Step 3: Use a NIST Calibrated Thermometer

For monitoring the temperature of medicine, you can’t just use any old thermometer. You need to use a thermometer that has been calibrated by the National Institute of Standards and Technology (NIST). NIST is a U.S. government organization charged with developing and promoting measurement standards and technology that improve quality of life. NIST certification means that a product has been successfully tested against the organization’s strict requirement standards. NIST also provides standard reference materials (SRM) for each product that allows users to compare whether their device is working within acceptable parameters.

Step 4: Ensure the Thermometer is Positioned Correctly

How you position the thermometer within your refrigerator will have an impact on its temperature readings. Ideally, you’ll want to keep it close to your stored medicines. Otherwise, your buffer bottle will show a temperature reading that’s different from that of your inventory. You also need to be careful that you don’t place your thermometer in a location where it can be easily moved or knocked out of place.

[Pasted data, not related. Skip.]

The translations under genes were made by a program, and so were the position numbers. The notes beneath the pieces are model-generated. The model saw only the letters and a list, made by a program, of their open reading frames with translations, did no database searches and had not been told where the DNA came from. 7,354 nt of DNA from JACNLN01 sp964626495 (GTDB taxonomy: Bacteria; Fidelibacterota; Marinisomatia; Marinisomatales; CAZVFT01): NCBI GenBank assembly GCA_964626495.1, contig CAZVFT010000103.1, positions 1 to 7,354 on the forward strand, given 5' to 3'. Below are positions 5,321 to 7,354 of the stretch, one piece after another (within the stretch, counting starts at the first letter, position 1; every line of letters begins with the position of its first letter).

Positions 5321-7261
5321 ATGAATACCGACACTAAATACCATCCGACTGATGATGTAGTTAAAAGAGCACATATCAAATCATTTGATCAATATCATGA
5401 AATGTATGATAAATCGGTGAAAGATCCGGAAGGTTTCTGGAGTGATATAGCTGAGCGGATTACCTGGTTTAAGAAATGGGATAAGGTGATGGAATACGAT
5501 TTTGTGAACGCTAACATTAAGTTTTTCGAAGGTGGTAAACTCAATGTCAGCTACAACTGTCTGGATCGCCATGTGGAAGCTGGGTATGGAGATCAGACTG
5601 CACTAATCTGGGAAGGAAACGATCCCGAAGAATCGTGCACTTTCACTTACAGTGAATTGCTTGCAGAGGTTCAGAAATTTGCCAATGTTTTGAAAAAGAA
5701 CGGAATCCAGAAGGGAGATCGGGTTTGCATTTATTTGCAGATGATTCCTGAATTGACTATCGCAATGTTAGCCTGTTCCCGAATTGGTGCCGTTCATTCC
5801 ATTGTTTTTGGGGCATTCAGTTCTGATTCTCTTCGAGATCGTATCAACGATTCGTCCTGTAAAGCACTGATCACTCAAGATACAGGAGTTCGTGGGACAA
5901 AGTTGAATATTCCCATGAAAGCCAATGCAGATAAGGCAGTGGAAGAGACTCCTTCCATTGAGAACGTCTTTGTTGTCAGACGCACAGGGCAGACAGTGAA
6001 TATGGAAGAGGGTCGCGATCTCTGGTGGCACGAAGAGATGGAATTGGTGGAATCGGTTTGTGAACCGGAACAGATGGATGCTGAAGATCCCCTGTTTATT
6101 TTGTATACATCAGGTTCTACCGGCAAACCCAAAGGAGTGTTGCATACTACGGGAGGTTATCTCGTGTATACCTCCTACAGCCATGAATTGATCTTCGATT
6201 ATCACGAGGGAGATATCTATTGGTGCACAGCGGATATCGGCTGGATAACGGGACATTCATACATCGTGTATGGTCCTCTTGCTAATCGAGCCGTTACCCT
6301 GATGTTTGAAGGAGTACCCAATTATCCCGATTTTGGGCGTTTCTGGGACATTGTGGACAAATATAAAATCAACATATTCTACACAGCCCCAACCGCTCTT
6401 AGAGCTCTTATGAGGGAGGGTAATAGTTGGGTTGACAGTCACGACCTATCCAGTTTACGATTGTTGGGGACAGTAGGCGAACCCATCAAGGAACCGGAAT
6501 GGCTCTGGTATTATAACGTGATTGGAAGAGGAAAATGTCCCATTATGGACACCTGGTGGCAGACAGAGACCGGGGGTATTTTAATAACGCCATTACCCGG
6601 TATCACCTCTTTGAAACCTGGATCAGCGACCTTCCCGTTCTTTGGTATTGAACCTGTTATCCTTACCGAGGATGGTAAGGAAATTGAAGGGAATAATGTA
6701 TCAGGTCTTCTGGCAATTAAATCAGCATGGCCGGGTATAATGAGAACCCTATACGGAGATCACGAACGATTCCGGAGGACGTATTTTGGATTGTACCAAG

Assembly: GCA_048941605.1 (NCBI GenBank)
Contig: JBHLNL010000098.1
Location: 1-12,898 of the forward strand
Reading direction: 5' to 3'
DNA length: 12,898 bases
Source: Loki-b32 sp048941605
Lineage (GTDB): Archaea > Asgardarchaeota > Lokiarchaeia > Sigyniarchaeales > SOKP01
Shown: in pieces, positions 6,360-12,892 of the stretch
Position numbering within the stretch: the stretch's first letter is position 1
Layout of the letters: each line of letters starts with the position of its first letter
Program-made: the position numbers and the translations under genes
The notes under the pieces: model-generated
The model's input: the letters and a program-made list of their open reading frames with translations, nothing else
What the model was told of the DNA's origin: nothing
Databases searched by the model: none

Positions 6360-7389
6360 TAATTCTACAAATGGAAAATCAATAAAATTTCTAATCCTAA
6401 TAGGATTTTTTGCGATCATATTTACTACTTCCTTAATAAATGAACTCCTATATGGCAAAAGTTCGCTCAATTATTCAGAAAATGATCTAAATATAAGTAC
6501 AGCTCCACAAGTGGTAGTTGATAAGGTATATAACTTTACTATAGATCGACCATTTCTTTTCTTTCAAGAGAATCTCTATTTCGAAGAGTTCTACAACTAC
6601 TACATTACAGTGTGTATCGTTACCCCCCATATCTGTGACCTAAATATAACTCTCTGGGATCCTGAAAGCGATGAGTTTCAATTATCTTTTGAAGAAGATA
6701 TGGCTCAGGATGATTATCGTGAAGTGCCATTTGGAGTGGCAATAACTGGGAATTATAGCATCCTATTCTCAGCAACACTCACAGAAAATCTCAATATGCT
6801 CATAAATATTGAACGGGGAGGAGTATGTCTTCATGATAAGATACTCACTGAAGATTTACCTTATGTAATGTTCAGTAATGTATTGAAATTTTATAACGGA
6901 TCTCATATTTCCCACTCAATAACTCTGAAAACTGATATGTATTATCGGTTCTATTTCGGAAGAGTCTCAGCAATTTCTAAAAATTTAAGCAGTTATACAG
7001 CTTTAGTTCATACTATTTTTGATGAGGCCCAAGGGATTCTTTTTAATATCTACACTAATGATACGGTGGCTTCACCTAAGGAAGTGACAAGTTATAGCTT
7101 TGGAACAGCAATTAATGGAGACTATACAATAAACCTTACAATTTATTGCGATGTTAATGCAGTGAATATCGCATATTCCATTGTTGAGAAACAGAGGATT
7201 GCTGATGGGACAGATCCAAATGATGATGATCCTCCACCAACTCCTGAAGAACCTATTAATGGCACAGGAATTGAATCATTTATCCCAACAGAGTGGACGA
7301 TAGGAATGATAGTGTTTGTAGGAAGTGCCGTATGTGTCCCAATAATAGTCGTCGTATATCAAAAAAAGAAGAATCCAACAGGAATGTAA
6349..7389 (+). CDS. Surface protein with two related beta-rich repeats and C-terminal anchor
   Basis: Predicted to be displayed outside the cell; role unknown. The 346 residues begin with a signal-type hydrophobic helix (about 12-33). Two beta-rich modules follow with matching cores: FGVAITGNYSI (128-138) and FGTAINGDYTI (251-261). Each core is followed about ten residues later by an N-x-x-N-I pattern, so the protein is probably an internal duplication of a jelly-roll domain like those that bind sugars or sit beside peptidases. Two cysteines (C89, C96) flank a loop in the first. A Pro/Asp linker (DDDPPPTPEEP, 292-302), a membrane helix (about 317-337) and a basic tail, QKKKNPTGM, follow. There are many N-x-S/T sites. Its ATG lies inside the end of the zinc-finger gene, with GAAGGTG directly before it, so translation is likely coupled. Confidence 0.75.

Also, you need to watch out for cold spots in the refrigerator, where the air is colder than average. Typical cold spots to avoid include the bottom storage shelf or someplace close to the fan, next to the refrigerator walls, or directly on a glass shelf.  

Step 5. Recalibrate Your Thermometer

Even when you’re using a calibrated thermometer, its accuracy can begin to drift over time. This typically happens due to mechanical shock from improper handling. Sometimes, new medical staff may not realize how sensitive these devices can be, especially the more advanced devices that carry delicate sensors in their tips. Extreme temperature changes, usually due to improper positioning, can also throw off a thermometer’s accuracy.

Therefore, it is necessary to regularly recalibrate your thermometer to ensure accuracy, usually on an annual basis. Keeping your thermometer correctly calibrated will also extend its life cycle and save you money in the long term.

Final Thoughts

Once you have an effective DDL and thermometer system in place, you’ll then need an easy way to track and manage all that data you’re collecting. Surglogs provides an all-in-one solution to your medical data logging needs with a customizable dashboard featuring automatic reminders, email notifications, and automated data exporting. You’ll never again have to worry about a compliance audit when you work with us.

For the medical industry, ensuring an accurate log of refrigerator temperatures is a top priority. Failure to do so can not only result in patients receiving compromised or ineffective medication but can also result in poor patient outcomes.